By Nicky Hayden




I know what you'rf, thinking: how much different COULD A Dl.'CATI BE FROM A HONDA? But I've got to tell you, last year's Desmosediei, the GP9, was completely different from anything I'd ever ridden, as far as the feeling I got from the bike and trying to find its limits on the racetrack.

Now, however, having ridden the new GPIO, I can honestly say that I'm really starting to enjoy this bike.

I won't lie: Last year was tough. We made a change within the team after just three or four races because, as a team, we were going nowhere. We weren't communicating well. The guys were good, hard workers sharp engineers. But they weren't my people. We brought in Juan Martinez as my crew chief, and he got everything calmed down. Juan has a lot of experience and he's a leader; that's one of his strong points. Now, 1 feel a lot more at home.

I've never doubted my skills. If you doubt yourself and stop believing, then you're never going to get out of that hole—you're done. Sure, it wasn't fun at times last year. I wasn't doing a good-enough job. But I never thought, "Wow, I'm not going to be able to do this."

I could see my teammate, Casey Stoner, doing it correctly. Yeah, he's the only guy in the world who's ever been able to really ride that bike. But I knew we could do it. When I would overlay my data with Casey's, there were always places on the track, certain sections, where I was just as quick. But there were always one or two places where I really struggled, where I couldn't find the answers, and I would lose a second or a second and a half per lap.

Last year, I had a lot of bad luck. At Qatar, in the first qualifying session of the first race of the year, I had a big crash. Then we went to Japan and I got taken out in the first lap. Misano, in Italy, was probably my worst race, as far as a letdown. Sitting on the grid, I was the most excited that I'd been all year. I was finally enjoying riding the bike and working with the team. As far as outright speed, that was the fastest, the closest to the front, that I had been all season. I even passed Jorge Lorenzo in the pre-race warm-up. Then, bam! At Phillip Island, a track I'd waited all season for, I got knocked off' in the first corner. Man, I know it sounds like an excuse, but when you get taken out on the first lap on three different occasions...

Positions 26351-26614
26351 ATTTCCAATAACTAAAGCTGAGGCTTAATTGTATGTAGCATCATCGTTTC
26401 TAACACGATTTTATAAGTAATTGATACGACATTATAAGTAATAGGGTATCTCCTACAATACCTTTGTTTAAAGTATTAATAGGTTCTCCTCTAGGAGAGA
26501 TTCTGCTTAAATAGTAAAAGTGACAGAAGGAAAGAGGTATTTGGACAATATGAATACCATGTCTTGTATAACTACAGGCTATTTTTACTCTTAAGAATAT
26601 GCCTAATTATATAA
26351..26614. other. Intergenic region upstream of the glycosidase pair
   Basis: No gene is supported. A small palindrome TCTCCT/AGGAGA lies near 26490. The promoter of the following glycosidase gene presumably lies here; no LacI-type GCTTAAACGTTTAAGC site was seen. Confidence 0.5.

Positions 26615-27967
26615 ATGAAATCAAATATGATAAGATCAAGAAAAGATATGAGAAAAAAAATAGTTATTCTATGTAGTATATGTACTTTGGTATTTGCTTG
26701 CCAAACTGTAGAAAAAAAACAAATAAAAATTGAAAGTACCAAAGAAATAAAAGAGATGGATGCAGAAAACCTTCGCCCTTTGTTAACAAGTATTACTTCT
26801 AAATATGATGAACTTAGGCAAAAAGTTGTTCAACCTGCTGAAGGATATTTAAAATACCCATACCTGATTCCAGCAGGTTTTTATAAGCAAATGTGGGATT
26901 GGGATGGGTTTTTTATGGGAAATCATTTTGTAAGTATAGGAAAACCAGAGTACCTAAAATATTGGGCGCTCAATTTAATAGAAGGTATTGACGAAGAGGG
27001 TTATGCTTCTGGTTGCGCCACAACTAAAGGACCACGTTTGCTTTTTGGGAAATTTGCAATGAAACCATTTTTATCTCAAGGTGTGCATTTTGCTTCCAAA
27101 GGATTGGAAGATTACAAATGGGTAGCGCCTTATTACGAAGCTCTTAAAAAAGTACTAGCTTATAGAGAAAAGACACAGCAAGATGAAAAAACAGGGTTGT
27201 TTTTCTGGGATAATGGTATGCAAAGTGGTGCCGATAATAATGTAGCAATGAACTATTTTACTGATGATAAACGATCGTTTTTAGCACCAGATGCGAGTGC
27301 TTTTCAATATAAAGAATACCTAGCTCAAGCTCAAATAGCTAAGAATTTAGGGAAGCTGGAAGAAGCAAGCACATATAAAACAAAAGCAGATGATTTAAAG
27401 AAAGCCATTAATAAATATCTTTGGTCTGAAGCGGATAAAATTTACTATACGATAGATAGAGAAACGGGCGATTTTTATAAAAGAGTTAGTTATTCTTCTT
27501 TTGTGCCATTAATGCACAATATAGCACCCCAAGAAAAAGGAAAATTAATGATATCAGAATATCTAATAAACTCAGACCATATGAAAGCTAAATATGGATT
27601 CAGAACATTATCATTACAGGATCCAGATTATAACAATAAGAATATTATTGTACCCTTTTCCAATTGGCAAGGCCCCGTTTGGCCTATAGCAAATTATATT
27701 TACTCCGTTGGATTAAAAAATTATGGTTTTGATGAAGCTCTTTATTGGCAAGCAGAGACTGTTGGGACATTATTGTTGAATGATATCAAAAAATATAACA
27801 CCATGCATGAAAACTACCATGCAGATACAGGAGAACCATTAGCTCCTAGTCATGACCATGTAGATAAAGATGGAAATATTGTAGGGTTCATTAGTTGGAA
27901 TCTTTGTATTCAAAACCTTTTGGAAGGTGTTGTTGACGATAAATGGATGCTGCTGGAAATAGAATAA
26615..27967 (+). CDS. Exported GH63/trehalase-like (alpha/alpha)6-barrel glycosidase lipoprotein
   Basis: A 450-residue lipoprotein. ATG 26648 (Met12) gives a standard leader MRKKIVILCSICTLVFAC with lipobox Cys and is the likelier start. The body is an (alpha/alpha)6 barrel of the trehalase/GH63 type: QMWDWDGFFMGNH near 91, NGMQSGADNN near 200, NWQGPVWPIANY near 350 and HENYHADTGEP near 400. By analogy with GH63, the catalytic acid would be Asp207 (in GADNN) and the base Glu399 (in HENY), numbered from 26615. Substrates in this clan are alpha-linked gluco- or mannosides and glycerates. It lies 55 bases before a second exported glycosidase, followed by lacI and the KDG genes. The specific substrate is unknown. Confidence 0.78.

Indy certainly was the highlight of my season. It was my home Grand Prix and my only podium of the year. That saved my job. Ducati saw progress and seemed to want me back, and I wanted

Nicky Hayden isn't a big fan of racing's electronic generation. "I spend more time working on electronics than I do suspension or even riding. I guess I'm old-school, but that's not racing the way it's meant to be."

to be there. Also, Lorenzo didn't come to Ducati; he re-signed with Yamaha. I had a couple of other good options going, but I didn't want to give up. That's not my style. I'm committed to making it work, to be able to say I could ride a Ducati.

Casey and I rode the prototype for this year's bike—the GP10—in

Valencia, Spain, after the last round of the 2009 season. So the first test of the year this past February in Sepang, Malaysia, wasn't my first time on the bike. I would have liked to have been faster—I ended up eighth-quick-est—but I was able to get up to speed quicker than in the past and was more consistent.

I get caught up in lap times just like anybody else. But, really, there's a lot more going on—who's doing those laps with a tow, who's got the fuel turned up, who's running what tire and who's banging out laps at 2 o'clock in the afternoon on used tires when the temperature is in the triple digits.

The big thing for everybody this year is the engine rule change: six engines for 18 races? That's crazy. Even Red Bull Rookies Cup kids go through more engines than that. It's going to be a big, big test for the engineers and manufacturers.

Ducati's new engine—specifically, the big-bang firing order—is our

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